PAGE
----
10:36 p.m.

Jeremy Strong is Emmy voters' number one boy.

Strong on Sunday won the Emmy for Outstanding Lead Actor in a Drama Series for his role as Kendall Roy on HBO's Succession. Critics widely saw his toughest competition in the category as being his own co-star, Brian Cox, who plays his character's father on the series.

"Brian Cox, I share this with you," Strong said during his acceptance speech, which he delivered remotely amid the virtual show. "Thank you so much."

This was Strong’s first Emmy nomination and his first win, which comes after a season of Succession in which he earned particular praise for his performance. At last year's Emmys, despite Succession being up for the top drama series prize, Strong was surprisingly snubbed for a nomination. This year, he had some tough competition in the lead drama actor category from not only Cox but also Ozark's Jason Bateman and Pose's Billy Porter, the latter of whom won last year. As Succession heads into season three, Logan Roy can only hope his upcoming conflict with Kendall ends differently than it did tonight. Brendan Morrow

10:24 p.m.

A woman suspected of sending a letter last week to the White House containing the poison ricin was arrested on Sunday at the New York-Canada border, law enforcement officials told CNN and The Associated Press.

U.S. Customs and Border Protection officers took the woman into custody at the Peace Bridge border crossing near Buffalo. One official told CNN the woman was carrying a gun when she was arrested. She is expected to face federal charges.

The letter, which appeared to have originated in Canada, was intercepted at an offsite facility that screens mail sent to the White House, AP reports. During a preliminary investigation, the envelope tested positive for ricin. Catherine Garcia

10:08 p.m.

Who watches the Watchmen? Emmy voters, clearly.

HBO's Watchmen on Sunday took home the award for Outstanding Limited Series at the Emmys, beating out shows including Mrs. America and Little Fires Everywhere. The superhero series, which is adapted from the graphic novel, was one of the most critically acclaimed shows of 2019, and it received the most nominations of any series at this year's Emmys with 26.

In an acceptance speech for Outstanding Limited Series, Watchmen creator Damon Lindelof dedicated the award to the victims of the Tulsa race massacre, which was depicted in the series. Watchmen star Regina King had earlier in the night won the Emmy for Outstanding Lead Actress in a Limited Series or Movie, while Yahya Abdul-Mateen II took the Outstanding Supporting Actor in a Limited Series or Movie Emmy. The show also won a writing prize.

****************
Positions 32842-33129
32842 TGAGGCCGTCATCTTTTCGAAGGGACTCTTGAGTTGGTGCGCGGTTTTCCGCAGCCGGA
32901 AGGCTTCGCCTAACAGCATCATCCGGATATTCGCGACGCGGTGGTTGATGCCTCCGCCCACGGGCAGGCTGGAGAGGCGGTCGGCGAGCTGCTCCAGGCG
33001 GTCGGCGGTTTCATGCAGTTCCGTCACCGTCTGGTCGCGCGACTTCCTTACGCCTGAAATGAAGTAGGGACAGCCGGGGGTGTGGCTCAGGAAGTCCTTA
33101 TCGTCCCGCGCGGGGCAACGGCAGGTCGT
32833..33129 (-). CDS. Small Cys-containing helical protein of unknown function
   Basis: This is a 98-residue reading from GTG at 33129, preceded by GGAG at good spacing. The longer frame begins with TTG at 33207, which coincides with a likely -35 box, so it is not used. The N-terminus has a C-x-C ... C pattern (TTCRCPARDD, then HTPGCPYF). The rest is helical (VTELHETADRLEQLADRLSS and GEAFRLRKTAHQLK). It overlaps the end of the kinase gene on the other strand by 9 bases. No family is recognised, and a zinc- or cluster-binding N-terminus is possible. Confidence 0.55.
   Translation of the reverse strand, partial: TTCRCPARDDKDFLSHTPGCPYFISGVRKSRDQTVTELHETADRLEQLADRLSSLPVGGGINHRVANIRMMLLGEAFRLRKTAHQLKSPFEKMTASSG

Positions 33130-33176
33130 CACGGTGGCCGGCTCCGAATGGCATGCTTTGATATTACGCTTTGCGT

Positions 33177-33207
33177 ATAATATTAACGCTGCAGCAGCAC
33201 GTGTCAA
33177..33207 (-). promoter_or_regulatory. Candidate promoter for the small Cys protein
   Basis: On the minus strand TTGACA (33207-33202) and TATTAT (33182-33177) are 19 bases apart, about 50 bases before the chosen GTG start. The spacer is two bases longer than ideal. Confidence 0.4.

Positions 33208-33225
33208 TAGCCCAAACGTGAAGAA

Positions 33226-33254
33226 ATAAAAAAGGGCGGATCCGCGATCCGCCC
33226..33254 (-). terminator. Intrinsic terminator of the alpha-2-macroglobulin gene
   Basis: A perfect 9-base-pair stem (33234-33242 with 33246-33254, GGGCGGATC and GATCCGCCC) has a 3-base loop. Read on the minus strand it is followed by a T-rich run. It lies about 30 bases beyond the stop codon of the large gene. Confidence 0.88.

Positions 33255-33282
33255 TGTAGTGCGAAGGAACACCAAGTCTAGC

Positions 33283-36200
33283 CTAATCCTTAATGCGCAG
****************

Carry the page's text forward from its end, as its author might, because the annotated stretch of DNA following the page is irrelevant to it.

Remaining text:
Watchmen examines systemic racism in the United States and was widely seen as having taken on even greater relevance in light of the nationwide protests over the killing of George Floyd. King touched upon that idea as she accepted her Emmy, saying, "Gotta vote. I would be remiss not to mention that being a part of a show as prescient as Watchmen." Brendan Morrow

9:42 p.m.

The Bobcat fire in Los Angeles County has grown to nearly 100,000 acres, and continues to threaten the historical Mt. Wilson Observatory in the San Gabriel Mountains.

This is one of the largest fires ever recorded in the county; the biggest blaze, 2009's Station fire, burned 160,000 acres in the Angeles National Forest. The Bobcat fire is only 15 percent contained, and is moving through communities in the Antelope Valley, the Los Angeles Times reports. There are more than 1,600 firefighters on the scene, with some coming from as far away as New York.

"We're still in the thick of a good firefight," Andrew Mitchell, public information officer with the U.S. Forest Service, said on Sunday. There were some flare-ups around Mt. Wilson Observatory overnight, but crews were able to stamp them out. Forecasters expect lower temperatures and calmer winds over the next few nights, and Mitchell said he thinks "the next couple days we'll start to really get a handle on this fire because the conditions will be right and we'll be able to really start backing it with all our assets."

There are 27 major wildfires now burning in California, the state's Department of Forestry and Fire Protection said on Sunday. Since mid-August, blazes in the state have killed 26 people and destroyed more than 6,100 structures. Catherine Garcia